Roughly a year into the pandemic it is clear the new coronavirus is worse than seasonal flu, and a study released on Friday outlined just how much worse, showing a death rate almost three times higher among COVID-19 patients.
The research, using French national data and published in the journal The Lancet Respiratory Medicine, underscored the increased severity of illness for people with COVID-19.
Researchers compared data for 89,530 patients hospitalized with COVID-19 in March and April this year with 45,819 patients hospitalized with seasonal influenza between December 2018 and the end of February 2019.
Some 16.9 percent of COVID-19 patients died during the period of study — which was during a devastating first wave across Europe when doctors had few therapies to turn to for severely ill people.
This compares to a death rate of 5.8% among those with influenza.
Catherine Quantin, a professor at the University Hospital of Dijon and the French national health institute INSERM who jointly led the study, said the difference in death rates was “particularly striking” given the 2018-2019 flu season was the deadliest France had seen in five years.
The authors note that the difference in the number of hospitalizations — which saw twice as many people admitted for COVID-19 than flu — may be partly explained by existing immunity to influenza, either because of previous infection or vaccination.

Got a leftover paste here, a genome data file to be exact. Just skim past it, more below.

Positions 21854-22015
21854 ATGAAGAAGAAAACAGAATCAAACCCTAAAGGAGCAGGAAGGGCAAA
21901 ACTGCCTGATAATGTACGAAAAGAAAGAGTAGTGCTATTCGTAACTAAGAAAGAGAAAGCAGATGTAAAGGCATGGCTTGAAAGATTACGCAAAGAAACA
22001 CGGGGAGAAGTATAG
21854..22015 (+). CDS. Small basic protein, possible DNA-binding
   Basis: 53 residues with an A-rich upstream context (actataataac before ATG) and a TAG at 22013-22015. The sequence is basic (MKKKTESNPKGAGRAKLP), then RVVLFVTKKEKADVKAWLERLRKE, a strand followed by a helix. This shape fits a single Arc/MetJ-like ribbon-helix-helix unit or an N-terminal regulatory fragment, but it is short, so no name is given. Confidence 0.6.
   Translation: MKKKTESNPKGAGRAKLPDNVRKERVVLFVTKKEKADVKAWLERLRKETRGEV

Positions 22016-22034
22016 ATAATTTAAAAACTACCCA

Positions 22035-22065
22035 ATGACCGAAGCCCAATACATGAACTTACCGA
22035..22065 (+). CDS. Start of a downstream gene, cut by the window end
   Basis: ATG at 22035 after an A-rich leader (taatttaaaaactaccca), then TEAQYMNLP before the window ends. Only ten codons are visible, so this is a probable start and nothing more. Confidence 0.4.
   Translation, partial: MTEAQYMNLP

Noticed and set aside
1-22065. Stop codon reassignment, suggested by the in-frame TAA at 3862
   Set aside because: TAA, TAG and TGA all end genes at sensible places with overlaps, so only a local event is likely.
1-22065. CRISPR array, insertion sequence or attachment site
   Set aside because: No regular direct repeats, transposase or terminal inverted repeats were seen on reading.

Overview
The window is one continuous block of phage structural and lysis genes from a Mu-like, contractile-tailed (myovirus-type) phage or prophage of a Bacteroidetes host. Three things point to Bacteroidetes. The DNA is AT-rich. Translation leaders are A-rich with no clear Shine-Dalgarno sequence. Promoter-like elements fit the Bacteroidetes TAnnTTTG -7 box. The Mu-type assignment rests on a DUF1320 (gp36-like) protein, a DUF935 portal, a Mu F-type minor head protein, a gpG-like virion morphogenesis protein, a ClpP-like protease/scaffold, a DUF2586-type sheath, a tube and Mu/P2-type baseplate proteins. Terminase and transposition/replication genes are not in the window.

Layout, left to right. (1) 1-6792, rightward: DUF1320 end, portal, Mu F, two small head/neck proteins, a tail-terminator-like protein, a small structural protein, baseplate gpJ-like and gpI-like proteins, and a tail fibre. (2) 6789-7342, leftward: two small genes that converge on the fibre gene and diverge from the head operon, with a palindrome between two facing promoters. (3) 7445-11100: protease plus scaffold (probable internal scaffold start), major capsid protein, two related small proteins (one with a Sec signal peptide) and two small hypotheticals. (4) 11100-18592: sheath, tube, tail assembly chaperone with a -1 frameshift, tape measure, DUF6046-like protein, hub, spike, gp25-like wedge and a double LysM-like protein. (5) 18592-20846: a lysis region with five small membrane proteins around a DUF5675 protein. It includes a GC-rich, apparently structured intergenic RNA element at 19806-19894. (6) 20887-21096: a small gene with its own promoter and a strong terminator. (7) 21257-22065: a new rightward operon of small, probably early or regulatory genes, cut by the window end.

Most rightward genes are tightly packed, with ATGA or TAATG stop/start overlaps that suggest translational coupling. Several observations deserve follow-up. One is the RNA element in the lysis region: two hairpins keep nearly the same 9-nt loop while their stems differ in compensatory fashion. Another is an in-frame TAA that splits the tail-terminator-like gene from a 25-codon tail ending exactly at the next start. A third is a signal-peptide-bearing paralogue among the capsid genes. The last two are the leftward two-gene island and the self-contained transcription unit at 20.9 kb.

Researchers found that more patients with COVID-19 needed intensive care — 16.3% compared with 10.8% for influenza — while the average stay in ICU was nearly twice as long (15 days compared to 8 days).
The study also reported far fewer children under 18 hospitalized with COVID-19 than with flu — 1.4% compared to 19.5%.
Header: Nurses clean and adjust an endotracheal tube providing respiratory assistance to a 61-year-old COVID-19 patient at the ICU in the La Timone hospital in Marseille, southern France, Thursday, Nov. 12, 2020. In Marseille the second wave of the coronavirus is bringing even more people to the ICU than the first one in the spring, many in more severe condition. (AP Photo/Daniel Cole)
Source: AFP via TOI